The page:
History not always palatable

I have tried very hard to not get caught up in the flap over the Confederate flag. However, as a history buff, I have to correct some misconceptions about the War between the North and South and about the flag itself. Because of how things have changed and are perceived these days, and the fact that some want to rewrite history for various reasons, they no longer teach the same history which I learned in school.
You can take anything and make it mean whatever you want and can take offense to anything. People even take offense to the Bible. These are just symbols and people can read whatever they choose into them. I don’t have time to think about all of those things. I personally, do not own a Confederate flag but I know many who do feel that it represents pride and heritage, not racism or hate. It is often used as an emblem of rebellion against authority.
First of all, the current flag is not the Confederate Battle Flag, it is known as the Southern Cross. There were more than one Confederate flags designed and used throughout the war. The Southern Cross was never officially the national flag of the Confederate States of America but was recognized as a symbol of the Confederacy. It did not fly over any slave ships but the flag of the United States of America did.
It did fly over army units integrated with both black and white soldiers as they stood together to defend their homes and families. Many of the slaves volunteered to fight.
The issue of slavery, much like issues today, was used as a means to and an end and only one reason for the Civil War; not the major reason. In fact, we are fighting the same war today as the national government tries to take over states rights and individual rights and tries to pit us against each other. State rights was a major concern for the South.
Other reasons for the Civil War included the economic and social differences between the North and South; states versus federal rights; the election of Lincoln. The South felt that he favored the northern interests over southern ones and not just in the area of slavery.
The war would eventually be won by the North because of the economic differences.
Not only Southerners owned slaves, some Northerners also owned them. Robert E. Lee did not own any slaves. Grant had at least one. Both had relatives who owned farms with slaves. Not all Southerners owned slaves. Not all slaves were mistreated and not all were unhappy in their situations.
Lincoln actually didn’t believe in equality. Read about his debates in 1858 with his opponent in the Illinois race for U. S. Senate, Stephen Douglas. He did believe everyone had the right to improve their condition in society and to enjoy the fruits of their labor. He believed that colonization could resolve the issue of slavery and was for sending the freed slaves to Central America.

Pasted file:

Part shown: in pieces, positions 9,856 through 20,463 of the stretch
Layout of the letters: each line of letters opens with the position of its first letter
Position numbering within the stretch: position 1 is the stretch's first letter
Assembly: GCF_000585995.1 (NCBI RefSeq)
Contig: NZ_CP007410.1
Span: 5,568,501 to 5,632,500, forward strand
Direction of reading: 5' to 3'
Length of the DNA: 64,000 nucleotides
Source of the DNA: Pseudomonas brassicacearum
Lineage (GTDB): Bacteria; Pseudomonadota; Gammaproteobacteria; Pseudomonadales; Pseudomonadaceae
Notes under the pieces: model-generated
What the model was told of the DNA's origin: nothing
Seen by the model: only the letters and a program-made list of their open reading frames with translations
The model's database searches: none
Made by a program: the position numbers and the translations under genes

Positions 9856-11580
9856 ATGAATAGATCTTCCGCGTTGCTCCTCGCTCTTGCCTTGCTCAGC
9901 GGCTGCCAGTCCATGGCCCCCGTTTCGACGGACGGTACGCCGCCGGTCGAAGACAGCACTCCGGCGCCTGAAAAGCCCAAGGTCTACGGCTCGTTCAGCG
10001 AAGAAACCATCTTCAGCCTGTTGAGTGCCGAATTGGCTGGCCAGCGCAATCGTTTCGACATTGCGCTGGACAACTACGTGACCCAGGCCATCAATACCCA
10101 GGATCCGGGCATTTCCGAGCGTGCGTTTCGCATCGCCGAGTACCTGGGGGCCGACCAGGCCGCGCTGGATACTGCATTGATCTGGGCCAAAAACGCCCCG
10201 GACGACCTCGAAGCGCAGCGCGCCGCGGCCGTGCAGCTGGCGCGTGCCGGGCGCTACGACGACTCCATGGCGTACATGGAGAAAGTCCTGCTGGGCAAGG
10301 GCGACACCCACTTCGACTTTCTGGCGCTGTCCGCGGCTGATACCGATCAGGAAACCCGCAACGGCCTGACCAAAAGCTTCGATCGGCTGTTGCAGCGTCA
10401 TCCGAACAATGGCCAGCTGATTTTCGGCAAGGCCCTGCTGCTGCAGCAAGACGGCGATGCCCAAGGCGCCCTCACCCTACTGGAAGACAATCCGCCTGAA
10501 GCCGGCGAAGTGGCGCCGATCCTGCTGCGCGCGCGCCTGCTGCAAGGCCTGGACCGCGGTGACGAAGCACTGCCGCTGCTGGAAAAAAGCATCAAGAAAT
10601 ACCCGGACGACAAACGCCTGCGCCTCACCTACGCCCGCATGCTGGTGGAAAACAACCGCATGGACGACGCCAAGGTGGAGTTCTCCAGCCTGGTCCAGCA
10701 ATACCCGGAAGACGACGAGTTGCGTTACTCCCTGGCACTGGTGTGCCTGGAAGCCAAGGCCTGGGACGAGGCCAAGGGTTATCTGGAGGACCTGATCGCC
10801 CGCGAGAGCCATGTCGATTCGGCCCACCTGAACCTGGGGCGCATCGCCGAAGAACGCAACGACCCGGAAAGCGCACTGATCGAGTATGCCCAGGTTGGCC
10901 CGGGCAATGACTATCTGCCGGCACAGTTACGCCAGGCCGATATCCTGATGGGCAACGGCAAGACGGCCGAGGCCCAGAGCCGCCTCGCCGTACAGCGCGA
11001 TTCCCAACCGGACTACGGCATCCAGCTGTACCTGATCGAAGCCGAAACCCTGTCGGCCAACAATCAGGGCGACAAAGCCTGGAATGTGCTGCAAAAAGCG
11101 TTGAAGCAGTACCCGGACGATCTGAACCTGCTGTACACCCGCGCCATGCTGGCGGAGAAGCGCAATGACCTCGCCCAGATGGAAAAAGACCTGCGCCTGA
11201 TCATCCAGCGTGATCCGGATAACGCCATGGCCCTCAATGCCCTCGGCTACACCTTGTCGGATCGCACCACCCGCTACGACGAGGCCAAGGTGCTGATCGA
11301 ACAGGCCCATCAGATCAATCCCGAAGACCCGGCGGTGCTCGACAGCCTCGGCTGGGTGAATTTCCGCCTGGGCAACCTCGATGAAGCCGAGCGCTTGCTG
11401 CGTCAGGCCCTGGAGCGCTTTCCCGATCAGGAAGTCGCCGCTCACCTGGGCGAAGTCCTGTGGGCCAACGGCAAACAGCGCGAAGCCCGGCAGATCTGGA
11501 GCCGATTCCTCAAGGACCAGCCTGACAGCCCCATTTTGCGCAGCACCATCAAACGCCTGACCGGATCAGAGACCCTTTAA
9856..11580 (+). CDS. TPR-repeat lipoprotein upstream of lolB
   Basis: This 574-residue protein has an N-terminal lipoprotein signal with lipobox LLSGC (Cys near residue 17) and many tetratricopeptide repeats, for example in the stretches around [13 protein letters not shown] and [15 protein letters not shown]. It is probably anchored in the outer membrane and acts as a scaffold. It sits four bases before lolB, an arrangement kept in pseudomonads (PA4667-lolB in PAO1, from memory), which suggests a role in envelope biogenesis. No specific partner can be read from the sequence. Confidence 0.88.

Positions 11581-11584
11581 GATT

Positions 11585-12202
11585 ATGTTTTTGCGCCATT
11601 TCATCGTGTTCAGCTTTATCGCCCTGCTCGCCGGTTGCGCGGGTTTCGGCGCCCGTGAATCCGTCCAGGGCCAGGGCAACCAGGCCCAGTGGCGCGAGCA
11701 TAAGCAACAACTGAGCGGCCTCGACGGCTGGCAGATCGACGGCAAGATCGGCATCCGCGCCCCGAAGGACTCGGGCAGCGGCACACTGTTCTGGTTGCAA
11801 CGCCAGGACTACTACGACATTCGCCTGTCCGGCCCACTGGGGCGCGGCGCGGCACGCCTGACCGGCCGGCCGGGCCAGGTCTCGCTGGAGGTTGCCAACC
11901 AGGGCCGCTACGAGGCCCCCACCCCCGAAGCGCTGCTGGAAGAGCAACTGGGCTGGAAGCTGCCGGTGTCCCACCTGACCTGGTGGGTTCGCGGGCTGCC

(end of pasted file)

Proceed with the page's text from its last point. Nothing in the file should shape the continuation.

The Emancipation Proclamation was issued as a military measure and didn’t actually free all slaves, as it didn’t apply to some states. We must also remember that it was not the Southerners who brought slaves to this country. Black Union soldiers were paid less than the white Union soldiers until 1864.
Sadly, 625,000 died in the Civil War, more than in both World Wars, the Korean War and the Vietnam War; most from a disease. An astounding number were never identified. There were more Northern-born Confederate generals than Southern-born Union generals. It divided families and pitted brother against brother. Many of those who fought and died, believed they were fighting for their home and family; they did not own slaves. In fact only about one-fourth of the population were slave owners.
Many years passed before someone decided the Confederate flag was a negative emblem. Negative or not, slavery or not, it is part of history. We may not like it or agree with it but that doesn’t mean history should be changed. We should be learning from it. Those who fail to do so are doomed to repeat it and I daresay that’s what is happening now as our state rights are under constant attack by the federal government. Government interference is taking over our lives and I believe it is those in authority who are using whatever means necessary, especially the national media, to cause division among “we the people”.
We get so sidetracked with minute issues that we fail to see what is really going on and before you know it, we have totally lost our rights.
We also read about slaves in Biblical times. Today, unfortunately slavery still exists in some places and that is what we should be raising a ruckus about. Each of us can become a slave to one thing or another, whether to an addiction or an illness, or even to our jobs.
History is not always pretty or palatable, but that doesn’t mean it never happened. Why a tragic shooting in Charleston, SC was used to fuel the fire against the Confederate flag again is beyond my common sensibility. It wasn’t the church congregation who lead that charge, it was politicians and others with personal agendas and who want to keep us against each other with “hate” talk. It was not the flag, nor the gun which pulled the trigger and tragically shot those people. It was an individual with a twisted, sick mind.
To presume we know the mindset of the Confederacy or the Union by passing judgement based on our perspective today, is the height of arrogance.


About vsimmons54

Veteran journalist of 40 years. Editor, Motivational Speaker, Ordained Minister, CEO of A Light in the Darkness Ministries, Copy Editor, Copywriting, Event Planner, Lensclusive Photography, Babbling Brook Consulting and Design, event planner and author. I love to write and speak and I love Jesus. I also do copy writing and editing. Recently co-authored Vanished Towns Revisited.
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